Vesalius, Hooke, Hood and Steve Jobs

Has Steve Jobs and his company altered the practice of medicine as significantly as VesaliusHookeHood and other giants in the field?

A radical supposition perhaps. One that I am not altogether comfortable with. Yet there is no denying the impact of the technologies adopted as a result of his touch.

Medical practitioners these days employ easy to use mobile/connected devices to learn, to stream, to take CME,  or monitor patients, prescribe, ensure compliance, download and consume digital media, or just communicate and collaborate more robustly. Even crowd sourcing solutions to medical conundrums has become a concept mainstream institutions are embracing.

That the world’s data more and more exists in the palm of your hand – instantly accessible from the office to the operating room to any remote corner of the world – is due in large measure to devices and markets either pioneered by or made user friendly by Steve Jobs and Apple.

Heightening the level and rate of electronic exchange does not necessarily mean change for the better in regards to patient care. It is still unclear whether individual patients will enjoy improved diagnosis and treatment as the gradual shift in practice from medical clinician to technician evolves.

Historians will long debate the role of this rock star CEO and his company as they helped shift paradigms in all sectors of our economy – from media to manufacturing to healthcare.

That we are all wirelessly wired in more unforeseen ways everyday is not all due to Jobs and his company. Not by a long shot.

My perception of Jobs’ visiondecision making ability, consumer usability perspective, sense of design, strength of convictionability to assemble a great staff, and  relentlessness has propelled him and his firm – coincidentally bearing the same name as the forbidden fruit and as well asBeatle’s record label – to an exalted folkloresque place in corporate America.

I think I forgot communicate in that list, above. Jobs had a unique ability to communicate his vision as well.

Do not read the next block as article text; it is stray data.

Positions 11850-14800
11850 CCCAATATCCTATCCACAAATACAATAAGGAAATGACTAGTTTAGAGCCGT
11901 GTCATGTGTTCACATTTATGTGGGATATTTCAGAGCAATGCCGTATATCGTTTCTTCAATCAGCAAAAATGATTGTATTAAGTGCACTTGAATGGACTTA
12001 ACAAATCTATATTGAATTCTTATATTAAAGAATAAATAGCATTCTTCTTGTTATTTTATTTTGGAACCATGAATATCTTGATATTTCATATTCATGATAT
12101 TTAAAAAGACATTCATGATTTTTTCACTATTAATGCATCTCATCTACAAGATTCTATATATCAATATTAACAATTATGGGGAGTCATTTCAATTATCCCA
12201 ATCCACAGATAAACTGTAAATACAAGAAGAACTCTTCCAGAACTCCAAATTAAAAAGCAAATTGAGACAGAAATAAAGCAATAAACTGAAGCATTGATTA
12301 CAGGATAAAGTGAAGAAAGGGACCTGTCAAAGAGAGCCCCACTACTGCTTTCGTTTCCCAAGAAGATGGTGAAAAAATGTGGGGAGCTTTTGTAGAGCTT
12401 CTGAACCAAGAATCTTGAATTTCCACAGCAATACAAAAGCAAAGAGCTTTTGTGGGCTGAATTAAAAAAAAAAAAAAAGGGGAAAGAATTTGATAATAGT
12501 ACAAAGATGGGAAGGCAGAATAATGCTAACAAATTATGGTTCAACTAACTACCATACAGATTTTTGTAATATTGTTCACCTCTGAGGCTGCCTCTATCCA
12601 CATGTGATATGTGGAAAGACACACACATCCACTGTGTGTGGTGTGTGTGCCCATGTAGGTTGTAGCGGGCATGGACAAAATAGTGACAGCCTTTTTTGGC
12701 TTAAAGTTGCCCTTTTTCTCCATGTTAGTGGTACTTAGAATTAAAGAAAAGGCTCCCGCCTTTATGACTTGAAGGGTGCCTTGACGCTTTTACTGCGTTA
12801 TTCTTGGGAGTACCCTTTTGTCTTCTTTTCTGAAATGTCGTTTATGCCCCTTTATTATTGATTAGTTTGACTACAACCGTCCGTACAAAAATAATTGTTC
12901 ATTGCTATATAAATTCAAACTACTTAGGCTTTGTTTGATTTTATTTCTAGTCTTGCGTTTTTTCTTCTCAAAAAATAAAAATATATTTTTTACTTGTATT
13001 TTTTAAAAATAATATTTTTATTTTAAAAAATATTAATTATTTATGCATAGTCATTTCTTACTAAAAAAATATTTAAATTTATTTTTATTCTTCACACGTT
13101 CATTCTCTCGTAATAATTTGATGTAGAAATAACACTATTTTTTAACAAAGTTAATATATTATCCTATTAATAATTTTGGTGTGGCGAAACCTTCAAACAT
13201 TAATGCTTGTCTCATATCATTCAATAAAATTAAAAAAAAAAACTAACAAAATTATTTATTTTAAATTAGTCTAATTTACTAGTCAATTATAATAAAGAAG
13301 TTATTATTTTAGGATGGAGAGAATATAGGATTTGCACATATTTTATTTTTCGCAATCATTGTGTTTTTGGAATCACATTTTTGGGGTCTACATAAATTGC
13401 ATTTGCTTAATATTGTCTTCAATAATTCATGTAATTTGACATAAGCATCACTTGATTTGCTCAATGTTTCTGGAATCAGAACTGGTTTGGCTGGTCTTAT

I say this not personally owning any Apple products.

I am a late, rather than early adopter, deploying the appropriate tool for the job after the cost curve starts driving downward and market penetration has happened.

I can admire  beautiful design and best in class features and functionality. If I get most of the same for half the price – that is generally the way I go. You are not likely to find me sitting outside on the sidewalk waiting for the latest release at midnight.

But these are my biases.  Clearly there are enough Apple-ites to spur entire Apple store knock-offs in China, and propel the company to #1 on the Market Capitalization Charts – briefly unseating Exxon as the world’s most valued company – worth more than the top 32 banks in the EuroZone!

Not bad for a business started in a garage. For a guy fired from his own start-up.

Perhaps new collaborative techniques enabled by technology his company helps mainstream will sustain his energy and creativity as Jobs transitions to the next phase of his life.

Alex Epstein is currently SVP of Production, Programming and Editorial at ReachMD – a medical information and education service that includes XM160 – the only nation-wide broadcast channel for medical professionals. A graduate of Bennington College and the Yale School of Management, Alex got his start in broadcast TV and radio in Fairbanks, Alaska. His experience includes 10 years in LA writing and producing broadcast and syndicated TV for a variety of high profile outlets. He transitioned to creating corporate, association and educational content and messaging in all its evolving forms after moving to Chicago. His personal blog is Viewser – digital streams of consciousness, where this post first appeared.